My life changed completely on August 9, 1987. That day, after 15 years of dairy farming, I was loading bales of hay onto a truck. A bale fell from the top of the haystack and struck me on the head, which severed my spinal cord between the fourth and fifth cervical vertebrae in my neck. I was paralyzed from the neck down.
After two weeks in intensive care and six months in a rehabilitation unit, I returned home on January 10, 1988, with very little arm movement and no hand movement. Life would never be the same for my wife, Faustine, my son, Dustin, and me. We were scared to death about how to deal with my physical disability and unemployment.
I soon realized I must carve out a new life for myself and my young family. Being home from the hospital and enjoying the company and assistance of my community helped change my attitude toward the future. My friends and neighbors provided us with help and financial support, which I soon realized I could never repay. I promised to do anything I could to help give back to my community in any way.
I no longer had the physical ability to do farm labor on my in-laws’ dairy farm. But I was given the opportunity to attend college at Utah State University, which is not too far from my home in Preston, Idaho, by the Idaho Vocational Rehabilitation program. The program provided me with the financial assistance to earn a degree and pursue employment that I would be able to do. It took four and a half years to graduate, an accomplishment I’m very proud of.
After graduating from Utah State University with a Bachelor of Science degree in Agricultural Business, I interviewed with several companies but didn’t receive an offer. A friend encouraged me to check into a position as an Outreach Specialist with OPTIONS for Independence, northern Utah’s Center for Independent Living. I got an interview, was offered the position and realized that my life would change again, this time in a very positive manner.
I served two years as an Outreach Specialist and AmeriCorps*VISTA member. During that time I became passionate about advocating for people with disabilities, realizing there were many disability issues that had direct influence on the quality of life of people with disabilities. I soon realized I had joined an organization that generated a very positive outlook on life with a disability instead of the negative outlook of “you can’t do this or you won’t be able to do that.”
Under Helen Roth’s direction, my two years with OPTIONS for Independence was very busy and productive. It was a time of personal growth as my outlook on life changed dramatically. People with disabilities deal with quality-of-life issues that the rest of America takes for granted. I attended many community activities, trainings and statewide systems change projects that allowed me to address those issues directly. I also joined three national groups that advocate for individuals with disabilities, allowing me to better represent Utah and my friends and family. My involvement resulted in community improvements, including accessibility to transportation and housing.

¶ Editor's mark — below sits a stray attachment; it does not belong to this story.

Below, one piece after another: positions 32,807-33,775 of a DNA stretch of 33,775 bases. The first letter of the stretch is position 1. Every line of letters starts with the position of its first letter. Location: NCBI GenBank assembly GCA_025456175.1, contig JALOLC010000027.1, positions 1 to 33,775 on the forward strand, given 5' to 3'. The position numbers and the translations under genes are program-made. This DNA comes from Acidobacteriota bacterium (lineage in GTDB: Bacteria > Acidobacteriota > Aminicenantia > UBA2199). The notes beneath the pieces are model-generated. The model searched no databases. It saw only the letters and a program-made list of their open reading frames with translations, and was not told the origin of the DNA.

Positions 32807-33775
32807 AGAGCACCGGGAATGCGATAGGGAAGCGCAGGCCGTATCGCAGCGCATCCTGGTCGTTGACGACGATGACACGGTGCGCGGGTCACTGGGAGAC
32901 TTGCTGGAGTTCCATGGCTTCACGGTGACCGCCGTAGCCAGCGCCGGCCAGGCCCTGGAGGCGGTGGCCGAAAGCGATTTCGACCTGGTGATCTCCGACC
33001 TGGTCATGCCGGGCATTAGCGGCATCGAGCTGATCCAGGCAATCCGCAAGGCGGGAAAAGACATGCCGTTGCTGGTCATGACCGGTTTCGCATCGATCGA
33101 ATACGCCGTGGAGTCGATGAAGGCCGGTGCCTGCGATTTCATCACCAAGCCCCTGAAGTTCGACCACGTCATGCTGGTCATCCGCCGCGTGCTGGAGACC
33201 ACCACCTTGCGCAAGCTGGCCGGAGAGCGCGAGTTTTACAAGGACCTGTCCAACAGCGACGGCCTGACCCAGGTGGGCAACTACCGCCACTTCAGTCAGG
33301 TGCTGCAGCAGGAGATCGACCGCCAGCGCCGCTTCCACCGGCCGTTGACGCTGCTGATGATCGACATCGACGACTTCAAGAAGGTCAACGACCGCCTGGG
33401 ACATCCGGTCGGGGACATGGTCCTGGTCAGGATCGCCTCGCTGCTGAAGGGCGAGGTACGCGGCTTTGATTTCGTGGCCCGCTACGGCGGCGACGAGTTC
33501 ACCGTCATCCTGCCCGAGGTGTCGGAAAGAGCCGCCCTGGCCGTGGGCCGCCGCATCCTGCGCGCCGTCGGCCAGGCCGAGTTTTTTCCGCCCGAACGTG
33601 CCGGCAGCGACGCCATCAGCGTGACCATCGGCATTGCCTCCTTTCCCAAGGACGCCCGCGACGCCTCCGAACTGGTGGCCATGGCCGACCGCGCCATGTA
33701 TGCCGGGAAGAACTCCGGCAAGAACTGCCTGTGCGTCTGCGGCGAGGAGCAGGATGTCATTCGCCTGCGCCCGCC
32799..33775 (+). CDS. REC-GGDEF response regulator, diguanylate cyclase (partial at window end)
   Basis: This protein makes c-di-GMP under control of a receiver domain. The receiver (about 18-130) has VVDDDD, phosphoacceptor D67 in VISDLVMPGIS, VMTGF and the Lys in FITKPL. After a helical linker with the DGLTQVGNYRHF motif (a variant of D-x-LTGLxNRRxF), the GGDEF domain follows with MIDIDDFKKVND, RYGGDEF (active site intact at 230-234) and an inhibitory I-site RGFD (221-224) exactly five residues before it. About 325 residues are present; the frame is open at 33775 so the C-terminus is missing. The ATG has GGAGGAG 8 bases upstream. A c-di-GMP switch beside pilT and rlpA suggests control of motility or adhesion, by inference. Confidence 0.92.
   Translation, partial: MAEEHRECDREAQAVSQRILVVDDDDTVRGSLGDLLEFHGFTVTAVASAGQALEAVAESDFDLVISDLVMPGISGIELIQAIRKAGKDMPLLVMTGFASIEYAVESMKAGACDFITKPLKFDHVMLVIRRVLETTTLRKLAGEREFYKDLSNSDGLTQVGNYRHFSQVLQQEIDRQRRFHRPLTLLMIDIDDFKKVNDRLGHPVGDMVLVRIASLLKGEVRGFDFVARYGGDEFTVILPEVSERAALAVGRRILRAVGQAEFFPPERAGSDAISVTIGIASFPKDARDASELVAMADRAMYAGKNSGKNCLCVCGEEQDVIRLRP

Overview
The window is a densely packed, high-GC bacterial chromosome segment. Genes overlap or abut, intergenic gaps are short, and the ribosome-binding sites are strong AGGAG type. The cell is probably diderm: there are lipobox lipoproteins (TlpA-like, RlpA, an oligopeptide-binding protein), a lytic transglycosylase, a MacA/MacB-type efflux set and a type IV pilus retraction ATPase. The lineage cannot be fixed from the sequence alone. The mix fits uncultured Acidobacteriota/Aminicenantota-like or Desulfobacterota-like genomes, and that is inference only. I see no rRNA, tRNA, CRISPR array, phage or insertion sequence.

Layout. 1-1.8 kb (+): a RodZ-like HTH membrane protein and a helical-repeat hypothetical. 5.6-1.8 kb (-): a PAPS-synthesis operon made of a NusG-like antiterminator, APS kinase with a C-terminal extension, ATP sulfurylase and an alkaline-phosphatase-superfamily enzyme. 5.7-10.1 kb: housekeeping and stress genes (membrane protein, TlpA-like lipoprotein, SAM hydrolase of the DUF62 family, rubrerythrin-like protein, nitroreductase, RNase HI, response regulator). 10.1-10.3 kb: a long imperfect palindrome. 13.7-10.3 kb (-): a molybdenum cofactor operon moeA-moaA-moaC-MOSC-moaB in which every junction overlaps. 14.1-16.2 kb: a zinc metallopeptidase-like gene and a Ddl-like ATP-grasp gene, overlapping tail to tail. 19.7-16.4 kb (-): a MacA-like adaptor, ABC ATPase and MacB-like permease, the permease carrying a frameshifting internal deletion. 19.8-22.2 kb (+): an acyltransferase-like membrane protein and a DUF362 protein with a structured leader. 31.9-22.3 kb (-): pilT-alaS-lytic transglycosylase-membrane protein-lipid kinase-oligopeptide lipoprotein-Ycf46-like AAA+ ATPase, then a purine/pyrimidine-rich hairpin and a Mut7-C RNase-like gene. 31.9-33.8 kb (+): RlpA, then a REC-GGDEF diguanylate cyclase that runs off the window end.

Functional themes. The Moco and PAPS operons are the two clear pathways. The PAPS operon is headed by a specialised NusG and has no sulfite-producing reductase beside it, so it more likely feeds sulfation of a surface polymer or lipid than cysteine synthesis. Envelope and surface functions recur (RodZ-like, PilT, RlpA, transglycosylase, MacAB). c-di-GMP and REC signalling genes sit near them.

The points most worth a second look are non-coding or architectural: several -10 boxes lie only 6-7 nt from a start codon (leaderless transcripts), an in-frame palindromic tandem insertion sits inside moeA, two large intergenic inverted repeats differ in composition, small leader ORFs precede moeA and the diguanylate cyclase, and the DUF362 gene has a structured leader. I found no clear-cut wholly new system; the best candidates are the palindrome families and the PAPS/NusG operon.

One of my projects was an information booklet that provided community contact information for individuals with a disability. It answered the many questions I had when I left the hospital. The booklet was shared throughout northern Utah and mailed out to consumers statewide as requested. Another was the development of a community advocacy group to address community issues, such as those addressed in the Americans with Disabilities Act. The group, Concerned Citizens with Disabilities Coalition, is still active today, 10 years after its development.
I also graduated from Partners in Policy Making, a statewide advocacy program designed to develop community advocates willing to engage in community systems change that enhance the quality of life for people with disabilities. Being a driving force in this community enhancement is very gratifying.
I have very fond memories of people I met, places I went and the community changes I was part of during my VISTA position. Giving back to my community gave me a new sense of worth after becoming an individual with a serious physical disability, quadriplegia.
As I neared the end of my two years I realized I had changed as a person, I could see my community changing and I felt good about myself and my involvement in the process. As I worked on a resume to pursue future employment, my Bachelor of Science degree now had a lot of experience to go with it. I had also gained a level of confidence I had never had before. I knew I could go to work somewhere, make a difference and pay my own bills. I even paid off my student loans from the education award and was able to utilize the remainder of my tuition dollars for additional college courses.
Life is now totally different than my 15 years as a dairy farmer. I look at life differently and know the future will be just as positive as the last two years have been. My new friends are always positive and this seemed to have rubbed off on me. I am once again happy; I’m repaying my community and do not have the level of depression I experienced after my accident. I’m too busy to sit around and feel sorry for myself. Life is good again.